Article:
But in my soul I know, as the scholarly saints of old and of today (who are, I want to emphasize, most definitely not me) know, that there’s always more to be heard.

That devoting the first five hours of your day would not get you to the end of the river of Life; would not exhaust the Love that is waiting to pour into your words and actions, should you open to receive it.

What’s amazing is that I still resist.




(Verse note Mark 10: 27)

First and second reading


Tuesday, 6:14 AM, reading Mark: “His eyes were opened, his sight was restored, and he saw everything clearly.”

This morning, that’s what happened to me, too. (OK, maybe not everything is clear. And maybe it’s been taking place over more than just this morning.)

But those scriptural words hooked my bleary attention, somehow reaching me through my foggy brain. (Oy. It was early.)

The line seems redundant: Yes, he sees now, we get it. But actually, just prior, this man was  in state of seeing people dimly, as “trees walking around.” And just before that he was fully blind.

His sight gets progressively better.

A few verses later Peter tries to intercede in the future suffering Jesus predicts for himself. But Jesus rebukes his disciple, and he isn’t delicate about it. “Get behind me, Satan!” isn’t a correction you’d expect even from a mean teacher. Jesus further chastises him for focusing on mere human issues rather than those of God (v.33).

Good grief. In the past I would have taken this story as a command not to value anything of my own mundane life in comparison to lofty goals for the glory of God. (Exactly what those noble goals would be, I’m not sure. But they would be glorious.)

I would have felt condemned for feeling attached to any of my earthly concerns instead of self-sacrifice in the name of God. (Esh, I hope I didn’t scare anyone there. Just telling it like it was.)

But now I think Jesus was issuing a specific, in-context warning. Peter had just declared Jesus is Christ. The Messiah! Peter’s sure of that much (v. 29), yet he’s still blind to the ultimate mission that Jesus is on.

“Can’t you see?”  Jesus is asking. “I have to do this, go through this coming ordeal — and you have to let me, if you know who I am. What else am I here for? Don’t even think to hinder me in this!”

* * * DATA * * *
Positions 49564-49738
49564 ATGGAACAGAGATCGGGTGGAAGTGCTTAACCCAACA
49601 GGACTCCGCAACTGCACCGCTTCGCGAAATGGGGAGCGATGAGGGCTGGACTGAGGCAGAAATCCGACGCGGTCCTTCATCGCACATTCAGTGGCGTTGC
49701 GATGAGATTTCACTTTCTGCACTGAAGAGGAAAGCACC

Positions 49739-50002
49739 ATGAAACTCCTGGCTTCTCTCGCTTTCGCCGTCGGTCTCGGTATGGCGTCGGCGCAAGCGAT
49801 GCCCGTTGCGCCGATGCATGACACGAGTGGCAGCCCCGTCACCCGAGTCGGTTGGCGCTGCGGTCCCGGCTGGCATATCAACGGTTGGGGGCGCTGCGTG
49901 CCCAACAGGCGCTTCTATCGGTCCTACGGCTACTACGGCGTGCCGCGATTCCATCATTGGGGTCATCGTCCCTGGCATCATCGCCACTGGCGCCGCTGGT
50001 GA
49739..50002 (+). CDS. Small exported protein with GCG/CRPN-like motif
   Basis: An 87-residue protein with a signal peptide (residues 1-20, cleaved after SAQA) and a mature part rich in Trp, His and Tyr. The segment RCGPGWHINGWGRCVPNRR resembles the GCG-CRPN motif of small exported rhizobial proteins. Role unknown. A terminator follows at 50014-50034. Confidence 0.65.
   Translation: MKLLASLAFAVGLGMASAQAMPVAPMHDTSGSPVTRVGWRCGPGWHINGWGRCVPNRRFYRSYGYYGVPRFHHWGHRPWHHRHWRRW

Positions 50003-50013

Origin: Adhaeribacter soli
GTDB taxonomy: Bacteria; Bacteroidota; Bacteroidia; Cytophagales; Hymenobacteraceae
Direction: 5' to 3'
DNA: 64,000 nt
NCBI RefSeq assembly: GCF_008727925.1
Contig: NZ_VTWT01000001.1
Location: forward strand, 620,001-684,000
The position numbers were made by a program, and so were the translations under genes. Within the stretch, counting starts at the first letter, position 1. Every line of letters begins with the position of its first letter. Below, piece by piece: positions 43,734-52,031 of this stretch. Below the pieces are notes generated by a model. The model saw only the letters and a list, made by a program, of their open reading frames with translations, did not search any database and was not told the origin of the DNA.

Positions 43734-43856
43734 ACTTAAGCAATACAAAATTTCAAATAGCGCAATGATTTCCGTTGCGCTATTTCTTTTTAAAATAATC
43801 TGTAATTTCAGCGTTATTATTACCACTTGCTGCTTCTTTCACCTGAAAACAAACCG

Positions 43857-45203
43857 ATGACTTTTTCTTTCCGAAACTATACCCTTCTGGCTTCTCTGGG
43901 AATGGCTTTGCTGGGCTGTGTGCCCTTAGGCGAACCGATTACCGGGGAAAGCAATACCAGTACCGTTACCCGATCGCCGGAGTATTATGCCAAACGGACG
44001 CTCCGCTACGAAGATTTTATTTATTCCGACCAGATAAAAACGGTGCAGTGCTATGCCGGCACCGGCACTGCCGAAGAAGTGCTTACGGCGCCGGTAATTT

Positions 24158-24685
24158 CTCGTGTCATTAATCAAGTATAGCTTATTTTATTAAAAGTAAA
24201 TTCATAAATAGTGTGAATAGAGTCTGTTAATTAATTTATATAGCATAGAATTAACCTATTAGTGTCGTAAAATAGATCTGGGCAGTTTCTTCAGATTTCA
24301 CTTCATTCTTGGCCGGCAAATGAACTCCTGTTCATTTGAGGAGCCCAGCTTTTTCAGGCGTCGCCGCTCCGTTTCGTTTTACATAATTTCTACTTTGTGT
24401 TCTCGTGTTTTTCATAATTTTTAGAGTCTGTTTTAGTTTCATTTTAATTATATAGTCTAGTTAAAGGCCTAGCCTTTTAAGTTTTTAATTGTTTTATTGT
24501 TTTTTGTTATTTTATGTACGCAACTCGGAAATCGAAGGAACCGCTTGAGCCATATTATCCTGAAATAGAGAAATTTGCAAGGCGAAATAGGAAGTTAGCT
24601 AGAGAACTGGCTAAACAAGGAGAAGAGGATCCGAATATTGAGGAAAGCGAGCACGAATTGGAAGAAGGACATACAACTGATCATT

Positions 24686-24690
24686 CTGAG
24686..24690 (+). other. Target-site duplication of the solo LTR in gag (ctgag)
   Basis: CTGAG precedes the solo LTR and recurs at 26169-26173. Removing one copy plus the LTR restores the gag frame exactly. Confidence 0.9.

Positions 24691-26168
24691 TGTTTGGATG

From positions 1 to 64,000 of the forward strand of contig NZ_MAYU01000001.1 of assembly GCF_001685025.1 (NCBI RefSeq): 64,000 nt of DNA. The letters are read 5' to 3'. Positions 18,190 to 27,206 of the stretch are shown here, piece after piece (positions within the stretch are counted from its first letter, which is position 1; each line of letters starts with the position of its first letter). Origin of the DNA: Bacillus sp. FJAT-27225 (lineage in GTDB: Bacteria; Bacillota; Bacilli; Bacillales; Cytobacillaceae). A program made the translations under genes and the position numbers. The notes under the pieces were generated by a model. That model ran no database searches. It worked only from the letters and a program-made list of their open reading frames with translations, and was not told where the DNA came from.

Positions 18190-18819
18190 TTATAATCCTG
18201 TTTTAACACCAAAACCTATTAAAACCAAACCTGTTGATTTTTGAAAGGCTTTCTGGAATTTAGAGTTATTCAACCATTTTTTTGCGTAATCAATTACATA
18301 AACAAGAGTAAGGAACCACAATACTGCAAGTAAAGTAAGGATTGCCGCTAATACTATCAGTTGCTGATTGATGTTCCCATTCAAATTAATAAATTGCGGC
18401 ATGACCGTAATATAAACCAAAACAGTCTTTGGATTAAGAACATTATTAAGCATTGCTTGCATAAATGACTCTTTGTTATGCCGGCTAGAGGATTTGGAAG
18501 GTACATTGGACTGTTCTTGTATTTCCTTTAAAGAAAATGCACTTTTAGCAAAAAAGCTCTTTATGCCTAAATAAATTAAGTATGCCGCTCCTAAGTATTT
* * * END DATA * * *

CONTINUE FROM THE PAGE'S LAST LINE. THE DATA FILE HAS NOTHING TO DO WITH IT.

And with that ultimate mission now complete, our earthly life’s concerns are mercifully (fused and) infused with the Spirit.

The blind man sees progressively more clearly. I see progressively more clearly.

(Verse note: Mark 8:22-33)

Confidence in what we hope for

Monday, 10:22 PM, indulgently stroking the dog’s velvet ears. The benched dog, whose time on the DL is approaching the third week, with at least another to go. Who sports the “cone” with resignation and whose pitiful malaise reaches my heart. I stoop to pet him and, giving in to sympathy, hunker down further for ear-scratching and head rubbing (still in the cone), putting off the dozen chores left to do before bed. For the next minute, at least, he’s happy again, smiling through his “jowly folds,” as we call them, eyes closed in bliss. I wistfully wish I could instantly cure his situation – a cocktail of minor yet majorly inconvenient ills and injuries (hence the cone).

It occurs to me, in the quiet moment, that when you comfort an unhappy animal, or a child at bedtime, it’s not as much the hand-holding or the petting itself, that they long for you to stay and keep giving. The physical contact, however pleasant or familiar it is, only lasts for exactly as long as it’s delivered. They (we all) long for true comfort, lasting comfort. The kind that leaves your spirit relieved that all really isn’t as scary or sad as it seemed a few minutes ago, and in fact there is behind the curtain of fear or frustration, a glorious confident assurance that not only will it be Okay, it already is Okay. (And yes, will be Okay, too.) And the confidence is what stays after the petting and hand-holding stops. And the confidence is your faith, grown when it’s given – and when it’s received.

(Verse note Heb 11:1)